There are numerous proverbs that go along the line of “for want of a nail, the [something] was lost …”, or, the sweater unravelled, or whatever the exemplar might be. The gist is the same: a small, timely action can forego a larger problem later. Conversely, large problems with expensive solutions devolve out of small beginnings.
For many months now, I’ve had to swerve my bike to go around the catchbasin-in-a-moat when leaving Loblaws on Richmond Road right at Kirkwood. A few times I’ve had to run right into it, with bone jarring results. Another time [or two] I’ve ended up swerving onto the sidewalk to avoid it.
What began as a small crevice beside the catch basin grew steadily larger. Surely there were work crews on their way at this very moment to smooth out my ride home? No? Well why didn’t someone report it?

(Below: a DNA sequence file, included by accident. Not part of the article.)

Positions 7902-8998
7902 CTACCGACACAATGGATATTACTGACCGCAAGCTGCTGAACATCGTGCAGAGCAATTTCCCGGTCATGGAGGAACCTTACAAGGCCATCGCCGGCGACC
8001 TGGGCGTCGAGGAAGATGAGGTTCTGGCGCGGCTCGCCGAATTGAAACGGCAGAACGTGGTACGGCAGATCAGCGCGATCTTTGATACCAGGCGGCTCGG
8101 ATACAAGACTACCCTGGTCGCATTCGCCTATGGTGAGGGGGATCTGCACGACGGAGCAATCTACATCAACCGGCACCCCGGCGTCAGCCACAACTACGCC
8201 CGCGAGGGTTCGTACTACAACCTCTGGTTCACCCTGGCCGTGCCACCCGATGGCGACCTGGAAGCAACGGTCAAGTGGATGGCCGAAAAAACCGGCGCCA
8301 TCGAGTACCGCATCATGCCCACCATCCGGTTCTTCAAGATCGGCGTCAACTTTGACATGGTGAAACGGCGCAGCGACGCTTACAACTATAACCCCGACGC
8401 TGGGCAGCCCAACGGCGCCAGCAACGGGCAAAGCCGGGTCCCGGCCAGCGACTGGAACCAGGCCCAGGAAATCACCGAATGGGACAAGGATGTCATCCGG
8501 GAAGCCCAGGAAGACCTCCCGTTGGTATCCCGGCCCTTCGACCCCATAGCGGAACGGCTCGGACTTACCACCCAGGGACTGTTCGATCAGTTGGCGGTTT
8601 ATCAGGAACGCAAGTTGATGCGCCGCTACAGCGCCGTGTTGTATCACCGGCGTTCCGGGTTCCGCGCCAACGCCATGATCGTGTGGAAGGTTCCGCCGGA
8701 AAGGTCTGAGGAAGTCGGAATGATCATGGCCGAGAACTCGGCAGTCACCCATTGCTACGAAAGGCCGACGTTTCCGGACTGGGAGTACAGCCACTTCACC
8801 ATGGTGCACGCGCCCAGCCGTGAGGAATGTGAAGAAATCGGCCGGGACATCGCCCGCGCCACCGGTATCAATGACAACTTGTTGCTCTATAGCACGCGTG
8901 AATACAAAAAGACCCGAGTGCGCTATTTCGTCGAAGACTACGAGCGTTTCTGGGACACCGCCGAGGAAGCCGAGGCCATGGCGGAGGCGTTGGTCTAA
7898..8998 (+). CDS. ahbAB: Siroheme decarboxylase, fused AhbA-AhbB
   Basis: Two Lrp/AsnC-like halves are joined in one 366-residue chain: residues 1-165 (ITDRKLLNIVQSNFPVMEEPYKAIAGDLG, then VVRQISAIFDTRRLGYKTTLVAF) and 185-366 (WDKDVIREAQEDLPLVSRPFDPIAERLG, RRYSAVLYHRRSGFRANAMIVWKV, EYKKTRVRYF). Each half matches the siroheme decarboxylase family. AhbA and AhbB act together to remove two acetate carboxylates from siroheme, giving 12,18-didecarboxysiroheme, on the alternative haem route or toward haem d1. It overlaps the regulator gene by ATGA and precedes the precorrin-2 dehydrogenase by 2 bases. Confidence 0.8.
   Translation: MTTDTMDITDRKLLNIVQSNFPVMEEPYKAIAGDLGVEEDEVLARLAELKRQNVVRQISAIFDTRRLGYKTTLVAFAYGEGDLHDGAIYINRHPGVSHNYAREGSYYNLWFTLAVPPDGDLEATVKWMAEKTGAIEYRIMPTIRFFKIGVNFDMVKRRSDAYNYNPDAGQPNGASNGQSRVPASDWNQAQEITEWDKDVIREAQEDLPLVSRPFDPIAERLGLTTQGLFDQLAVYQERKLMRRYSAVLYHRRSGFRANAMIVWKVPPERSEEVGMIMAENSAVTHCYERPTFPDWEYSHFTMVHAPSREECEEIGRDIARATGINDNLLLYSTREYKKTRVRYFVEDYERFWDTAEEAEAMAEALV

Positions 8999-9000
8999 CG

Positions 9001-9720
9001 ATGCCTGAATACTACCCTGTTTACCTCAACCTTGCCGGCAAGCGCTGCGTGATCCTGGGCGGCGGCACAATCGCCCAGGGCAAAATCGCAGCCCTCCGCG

Two weeks ago the hole beside the catchbasin had grown from a scarey pit into a full fledged moat. The grate seems to move around a bit; sometimes there is a much bigger crack on the road side (left) edge.
No matter where one “hits” this catchbasin, its trying to wreck your bike [or eat your car].
And as of last week, the entire frame that holds the catch basin in place has now fractured, so the asphalt hot patch is now becoming a dig up up the road and replace the whole top of the catch basin assembly.
I’m curious to find out how bad the hole might become before it eats a Westboro Volvo.
the larger moral of the story, of course, is that repairs should be done. But our city has encouraged too much low density growth to support the amount of infrastructure required to service that same low density sprawl (and yes, the area of Westboro around the Superstore is 1940’s sprawl, except being old it’s now cute). We need both less infrastructure and more people to pay for it. Intensification is merely one solution, the one this city has chosen to grasp. It has some ugly side affects, though, which we are discovering: high rises, unaffordable homes and businesses, stagnation …
Meantime, watch the hole.